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"Thou know'st that twice a day I have brought thee in
Fresh water from the brook as clear as ever ran :
And twice in the day when the ground is wet with dew I bring thee draughts of milk, warm milk it is and new.
Thy limbs will shortly be twice as stout as they are now, Then I'll yoke thee to my cart like a pony in the plough ; My Playmate thou shalt be; and when the wind is cold Our hearth shall be thy bed, our house shall be thy fold.
"It will not, will not rest!-poor Creature, can it be That 'tis thy mother's heart which is working so in thee? Things that I know not of belike to thee are dear, And dreams of things which thou canst neither see nor hear.
"Alas, the mountain tops that look so green and fair! I've heard of fearful winds and darkness that come there; The little Brooks that seem all pastime and all play, When they are angry, roar like Lions for their prey.
"Here thou need'st not dread the raven in the sky;
-As homeward through the lane I went with lazy feet, This song to myself did I oftentimes repeat;
And it seemed, as I retraced the ballad line by line, That but half of it was hers, and one half of it was mine.
Again, and once again did I repeat the song;
Nay," said I, "more than half to the Damsel must belong,
For she looked with such a look, and she spake with such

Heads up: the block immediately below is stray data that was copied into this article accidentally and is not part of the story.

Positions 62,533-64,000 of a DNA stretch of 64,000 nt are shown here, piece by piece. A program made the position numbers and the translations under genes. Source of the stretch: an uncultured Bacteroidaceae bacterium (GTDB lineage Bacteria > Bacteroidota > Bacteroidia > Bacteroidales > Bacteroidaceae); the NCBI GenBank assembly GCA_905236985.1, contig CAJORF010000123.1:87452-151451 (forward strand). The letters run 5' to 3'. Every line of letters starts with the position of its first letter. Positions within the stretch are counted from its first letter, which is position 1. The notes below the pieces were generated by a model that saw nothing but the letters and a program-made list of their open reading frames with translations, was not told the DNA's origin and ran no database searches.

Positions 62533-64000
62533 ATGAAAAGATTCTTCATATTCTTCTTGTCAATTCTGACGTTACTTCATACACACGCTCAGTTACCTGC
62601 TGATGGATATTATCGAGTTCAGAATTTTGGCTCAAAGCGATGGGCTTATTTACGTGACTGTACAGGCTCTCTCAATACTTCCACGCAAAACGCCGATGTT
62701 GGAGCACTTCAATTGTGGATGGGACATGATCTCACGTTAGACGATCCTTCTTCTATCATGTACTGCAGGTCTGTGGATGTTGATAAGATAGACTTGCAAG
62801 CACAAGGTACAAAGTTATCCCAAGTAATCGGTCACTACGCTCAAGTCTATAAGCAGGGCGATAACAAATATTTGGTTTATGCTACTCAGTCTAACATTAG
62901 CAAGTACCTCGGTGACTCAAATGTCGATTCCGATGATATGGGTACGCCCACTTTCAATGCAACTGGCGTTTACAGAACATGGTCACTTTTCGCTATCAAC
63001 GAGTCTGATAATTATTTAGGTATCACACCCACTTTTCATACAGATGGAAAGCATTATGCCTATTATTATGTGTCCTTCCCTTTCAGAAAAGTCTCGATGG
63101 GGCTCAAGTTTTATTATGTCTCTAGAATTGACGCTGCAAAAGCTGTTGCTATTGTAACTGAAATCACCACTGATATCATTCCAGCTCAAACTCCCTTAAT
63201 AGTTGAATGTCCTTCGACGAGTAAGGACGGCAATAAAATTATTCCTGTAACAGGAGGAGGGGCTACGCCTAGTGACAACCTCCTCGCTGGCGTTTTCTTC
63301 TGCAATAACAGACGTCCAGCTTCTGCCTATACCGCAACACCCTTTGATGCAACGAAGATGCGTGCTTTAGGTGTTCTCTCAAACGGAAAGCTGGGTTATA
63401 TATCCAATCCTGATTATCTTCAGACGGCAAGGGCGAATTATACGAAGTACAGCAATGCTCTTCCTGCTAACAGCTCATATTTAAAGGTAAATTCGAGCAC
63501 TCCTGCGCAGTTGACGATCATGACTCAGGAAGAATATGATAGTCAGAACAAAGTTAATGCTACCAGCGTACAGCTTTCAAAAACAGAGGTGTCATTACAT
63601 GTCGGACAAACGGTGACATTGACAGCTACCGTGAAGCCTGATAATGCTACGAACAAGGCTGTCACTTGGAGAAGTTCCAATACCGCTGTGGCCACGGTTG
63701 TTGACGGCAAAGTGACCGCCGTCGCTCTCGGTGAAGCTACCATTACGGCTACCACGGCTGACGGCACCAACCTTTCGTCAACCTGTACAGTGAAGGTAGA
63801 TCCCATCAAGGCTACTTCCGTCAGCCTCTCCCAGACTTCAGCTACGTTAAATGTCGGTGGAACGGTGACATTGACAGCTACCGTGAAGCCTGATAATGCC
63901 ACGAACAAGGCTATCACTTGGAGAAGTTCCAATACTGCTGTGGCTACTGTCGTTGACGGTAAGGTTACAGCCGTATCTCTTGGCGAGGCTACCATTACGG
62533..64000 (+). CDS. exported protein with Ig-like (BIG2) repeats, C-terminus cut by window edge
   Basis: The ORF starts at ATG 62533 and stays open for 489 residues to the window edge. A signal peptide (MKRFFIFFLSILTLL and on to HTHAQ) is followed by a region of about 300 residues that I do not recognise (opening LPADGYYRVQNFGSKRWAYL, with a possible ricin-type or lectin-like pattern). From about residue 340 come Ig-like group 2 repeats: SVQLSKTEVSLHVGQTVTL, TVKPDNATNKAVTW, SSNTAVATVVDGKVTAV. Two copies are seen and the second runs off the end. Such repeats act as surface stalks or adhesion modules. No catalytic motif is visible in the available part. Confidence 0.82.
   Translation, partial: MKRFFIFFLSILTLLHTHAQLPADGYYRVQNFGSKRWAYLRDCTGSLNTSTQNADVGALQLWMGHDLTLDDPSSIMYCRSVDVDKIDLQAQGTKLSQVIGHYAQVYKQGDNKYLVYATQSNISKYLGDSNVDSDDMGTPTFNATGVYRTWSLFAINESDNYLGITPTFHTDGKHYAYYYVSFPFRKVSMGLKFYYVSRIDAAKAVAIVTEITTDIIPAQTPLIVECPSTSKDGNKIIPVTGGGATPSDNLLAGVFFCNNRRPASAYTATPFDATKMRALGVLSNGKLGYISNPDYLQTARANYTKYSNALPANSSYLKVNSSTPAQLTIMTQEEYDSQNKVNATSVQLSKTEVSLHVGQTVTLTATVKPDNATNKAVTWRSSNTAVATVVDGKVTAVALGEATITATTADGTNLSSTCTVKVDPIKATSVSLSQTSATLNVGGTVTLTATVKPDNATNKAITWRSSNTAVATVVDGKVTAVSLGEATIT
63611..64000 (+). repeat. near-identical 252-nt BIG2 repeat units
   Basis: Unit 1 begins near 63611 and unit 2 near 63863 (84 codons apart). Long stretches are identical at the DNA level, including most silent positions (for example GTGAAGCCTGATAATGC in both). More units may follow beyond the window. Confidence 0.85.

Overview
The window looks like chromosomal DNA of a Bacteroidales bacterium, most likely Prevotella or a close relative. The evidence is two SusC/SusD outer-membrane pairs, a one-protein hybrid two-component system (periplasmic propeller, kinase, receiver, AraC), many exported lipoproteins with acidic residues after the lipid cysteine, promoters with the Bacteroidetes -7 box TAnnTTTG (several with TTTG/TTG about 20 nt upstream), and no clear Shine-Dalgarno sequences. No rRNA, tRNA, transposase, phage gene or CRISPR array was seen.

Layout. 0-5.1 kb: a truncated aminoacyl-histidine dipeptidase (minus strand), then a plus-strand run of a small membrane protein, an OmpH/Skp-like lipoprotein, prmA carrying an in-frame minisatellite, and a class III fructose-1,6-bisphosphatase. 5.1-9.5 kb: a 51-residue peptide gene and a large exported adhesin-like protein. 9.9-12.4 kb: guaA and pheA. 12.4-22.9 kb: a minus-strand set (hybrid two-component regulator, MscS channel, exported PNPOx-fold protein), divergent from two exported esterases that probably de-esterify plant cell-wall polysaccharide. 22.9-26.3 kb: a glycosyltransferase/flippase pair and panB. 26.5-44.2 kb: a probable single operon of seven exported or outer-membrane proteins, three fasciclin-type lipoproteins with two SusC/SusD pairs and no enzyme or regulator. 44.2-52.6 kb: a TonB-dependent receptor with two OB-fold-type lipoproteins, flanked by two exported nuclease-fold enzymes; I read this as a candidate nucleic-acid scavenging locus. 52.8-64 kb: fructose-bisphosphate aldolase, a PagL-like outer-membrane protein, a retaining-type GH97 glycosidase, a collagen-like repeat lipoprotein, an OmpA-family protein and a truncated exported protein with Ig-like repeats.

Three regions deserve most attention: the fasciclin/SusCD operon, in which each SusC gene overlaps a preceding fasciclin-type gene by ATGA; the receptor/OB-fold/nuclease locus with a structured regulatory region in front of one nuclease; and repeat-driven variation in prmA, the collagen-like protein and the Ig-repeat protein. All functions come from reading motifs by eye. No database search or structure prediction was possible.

That I almost received her heart into my own."
Written in GERMANY,
On one of the coldest days of the Century.
I must apprise the Reader that the stoves in North Germany generally have the impression of a galloping Horse upon them, this being part of the Brunswick Arms.
A fig for your languages, German and Norse!
Let me have the song of the Kettle;
And the tongs and the poker, instead of that Horse That gallops away with such fury and force
On this dreary dull plate of black metal.
Our earth is no doubt made of excellent stuff;
But her pulses beat slower and slower :
The weather in Forty was cutting and rough,
And then, as Heaven knows, the Glass stood low
And now it is four degrees lower.
Here's a Fly, a disconsolate creature, perhaps
And, sorrow for him! this dull treacherous heat
Alas! how he fumbles about the domains
He cannot find out in what track he must crawl,
Stock-still there he stands like a traveller bemazed; The best of his skill he has tried;
His feelers methinks I can see him put forth
To the East and the West, and the South and the
But he finds neither Guide-post nor Guide.
See! his spindles sink under him, foot, leg and thigh; His eyesight and hearing are lost;
Between life and death his blood freezes and thaws;
And his two pretty pinions of blue dusky gauze
No Brother, no Friend has he near him-while I
As if green summer grass were the floor of my room,
Yet, God is my witness, thou small helpless Thing! Thy life I would gladly sustain
Till summer comes up from the South, and with crowds Of thy brethren a march thou shouldst sound through
And back to the forests again.